“Not to worry, I’ll just print another hand.” This statement would belong in a work of fiction a few years ago, but today, it is reality for those missing fingers or limbs. Prosthetics have come a long way from the archaic image of a pirate hobbling around his ship on a wooden peg leg. Even modern equivalents of this wooden limb, perhaps one made of steel and other more flexible materials, still leave users with a sense that something is lacking.
Advanced prosthetics, ones that rival the real thing, with mobile digits and functioning limbs, can set the user back tens of thousands of dollars, a financial hit most aren’t willing, or able, to take. Enter the 3D printer, a device that can turn a home into a tiny factory that produces objects made out of bent plastic. While one of these printers can set you back a few thousand dollars, the opportunities that appear after the initial investment make the cost worthwhile.
For Paul McCarthy of Marblehead, Massachusetts, this printer offered relief from a twelve year-long heartache. His son, Leon, was born without fingers on one of his hands because of restricted blood flow in the womb. Doctors settled on the “he’ll just have to adapt” mentality as they knew most solutions would be costly and stressful. The desperate father researched the new technology and found an instruction manual, as well as a friend with a 3D printer he could borrow.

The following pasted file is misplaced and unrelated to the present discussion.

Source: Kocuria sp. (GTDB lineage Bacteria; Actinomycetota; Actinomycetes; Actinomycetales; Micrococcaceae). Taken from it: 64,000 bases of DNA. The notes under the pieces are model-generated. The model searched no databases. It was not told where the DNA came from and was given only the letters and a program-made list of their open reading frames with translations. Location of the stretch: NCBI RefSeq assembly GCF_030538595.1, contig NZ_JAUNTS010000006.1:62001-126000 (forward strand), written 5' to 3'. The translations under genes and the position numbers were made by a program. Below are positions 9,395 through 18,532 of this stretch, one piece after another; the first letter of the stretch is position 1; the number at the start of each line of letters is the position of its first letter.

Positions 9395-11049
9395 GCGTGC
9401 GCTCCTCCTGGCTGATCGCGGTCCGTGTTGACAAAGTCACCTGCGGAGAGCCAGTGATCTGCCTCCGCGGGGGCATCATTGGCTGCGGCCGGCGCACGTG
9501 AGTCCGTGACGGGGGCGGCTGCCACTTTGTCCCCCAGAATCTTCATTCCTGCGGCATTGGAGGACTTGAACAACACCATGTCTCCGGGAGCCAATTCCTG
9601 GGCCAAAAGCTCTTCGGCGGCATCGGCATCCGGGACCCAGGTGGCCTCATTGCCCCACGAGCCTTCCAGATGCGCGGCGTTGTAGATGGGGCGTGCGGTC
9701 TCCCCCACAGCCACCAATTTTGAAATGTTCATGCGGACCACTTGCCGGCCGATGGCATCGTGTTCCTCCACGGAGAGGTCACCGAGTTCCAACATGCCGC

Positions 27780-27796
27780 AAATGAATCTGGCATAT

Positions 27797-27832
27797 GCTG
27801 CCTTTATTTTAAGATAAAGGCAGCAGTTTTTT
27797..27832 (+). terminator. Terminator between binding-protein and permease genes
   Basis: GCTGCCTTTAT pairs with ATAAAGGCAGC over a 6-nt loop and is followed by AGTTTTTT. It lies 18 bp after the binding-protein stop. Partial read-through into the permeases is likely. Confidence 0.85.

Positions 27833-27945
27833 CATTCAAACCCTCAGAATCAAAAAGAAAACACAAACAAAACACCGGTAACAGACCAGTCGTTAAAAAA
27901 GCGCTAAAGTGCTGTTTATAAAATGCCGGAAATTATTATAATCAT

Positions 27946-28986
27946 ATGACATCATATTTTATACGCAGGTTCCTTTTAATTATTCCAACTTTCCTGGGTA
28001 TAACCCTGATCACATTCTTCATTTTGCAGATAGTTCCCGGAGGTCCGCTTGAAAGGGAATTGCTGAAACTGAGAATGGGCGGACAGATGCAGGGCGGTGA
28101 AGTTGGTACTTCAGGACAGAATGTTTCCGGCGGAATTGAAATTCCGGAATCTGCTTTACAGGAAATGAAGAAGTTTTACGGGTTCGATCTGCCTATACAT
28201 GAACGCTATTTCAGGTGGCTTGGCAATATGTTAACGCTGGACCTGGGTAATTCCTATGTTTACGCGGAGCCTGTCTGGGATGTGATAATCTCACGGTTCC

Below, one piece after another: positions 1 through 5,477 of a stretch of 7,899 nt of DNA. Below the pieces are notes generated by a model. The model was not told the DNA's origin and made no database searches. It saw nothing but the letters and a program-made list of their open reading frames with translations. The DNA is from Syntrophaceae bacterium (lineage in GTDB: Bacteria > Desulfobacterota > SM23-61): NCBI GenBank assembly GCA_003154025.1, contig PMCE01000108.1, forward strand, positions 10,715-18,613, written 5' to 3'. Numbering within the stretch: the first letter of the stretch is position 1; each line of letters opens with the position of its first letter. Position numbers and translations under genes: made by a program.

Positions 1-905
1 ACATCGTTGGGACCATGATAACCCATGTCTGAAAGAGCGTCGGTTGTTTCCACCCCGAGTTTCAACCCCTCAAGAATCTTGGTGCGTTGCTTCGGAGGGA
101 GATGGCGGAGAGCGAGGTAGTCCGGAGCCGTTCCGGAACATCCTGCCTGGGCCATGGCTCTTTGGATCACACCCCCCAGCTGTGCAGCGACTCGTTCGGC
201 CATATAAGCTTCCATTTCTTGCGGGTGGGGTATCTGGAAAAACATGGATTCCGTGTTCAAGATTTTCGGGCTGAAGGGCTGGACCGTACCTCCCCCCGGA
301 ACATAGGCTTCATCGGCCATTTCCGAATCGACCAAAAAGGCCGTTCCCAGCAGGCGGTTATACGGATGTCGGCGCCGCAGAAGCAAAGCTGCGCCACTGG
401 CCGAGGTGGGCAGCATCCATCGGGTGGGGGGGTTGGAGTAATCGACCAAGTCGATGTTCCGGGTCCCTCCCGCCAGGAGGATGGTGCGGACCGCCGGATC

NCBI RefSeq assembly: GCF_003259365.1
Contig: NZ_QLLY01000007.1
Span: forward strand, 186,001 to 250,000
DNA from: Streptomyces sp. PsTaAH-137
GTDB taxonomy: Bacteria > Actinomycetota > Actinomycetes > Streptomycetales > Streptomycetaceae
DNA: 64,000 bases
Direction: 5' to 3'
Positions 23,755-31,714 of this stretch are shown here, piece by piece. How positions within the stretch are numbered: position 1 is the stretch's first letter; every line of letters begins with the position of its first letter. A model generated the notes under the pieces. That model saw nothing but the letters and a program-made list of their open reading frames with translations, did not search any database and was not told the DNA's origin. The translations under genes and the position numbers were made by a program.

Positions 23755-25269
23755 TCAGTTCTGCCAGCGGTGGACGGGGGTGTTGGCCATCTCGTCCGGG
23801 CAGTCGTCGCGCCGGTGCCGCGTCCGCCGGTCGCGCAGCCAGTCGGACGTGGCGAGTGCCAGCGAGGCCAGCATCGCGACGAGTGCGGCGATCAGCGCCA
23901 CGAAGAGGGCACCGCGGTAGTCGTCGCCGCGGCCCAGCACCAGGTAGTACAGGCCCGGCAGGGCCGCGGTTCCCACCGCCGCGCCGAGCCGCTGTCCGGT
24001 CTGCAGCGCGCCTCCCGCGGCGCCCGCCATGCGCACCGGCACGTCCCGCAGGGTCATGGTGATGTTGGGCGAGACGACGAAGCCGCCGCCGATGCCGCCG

He purchased the materials and assembled his son a “Robohand,” running him a bill that didn’t break the ten dollar mark. Wrist movements control the device, allowing Leon to grasp a water bottle or a pencil. Because of the low cost, the family is able to experiment with different models until they find one that is perfect for the child at various stages of his growth and development.
The Robohand device originated when South African carpenter Richard Van As lost four fingers in an accident and became frustrated with the lack of inexpensive solutions. He reached out to theatrical designer Ivan Owen in Seattle, Washington after seeing a video featuring a mechanical hand used for a costume in one of his productions. Thanks to an influx of donations, the pair has fitted upwards of 170 people with 3D printed prosthetics.
Van As plans to someday see Robohand kits on a shelf in stores all over the world. While the invention of the 3D printer has sparked some debate, using the technology for the production of affordable prosthetics is one outlet for the device that is irrefutably positive and beneficial.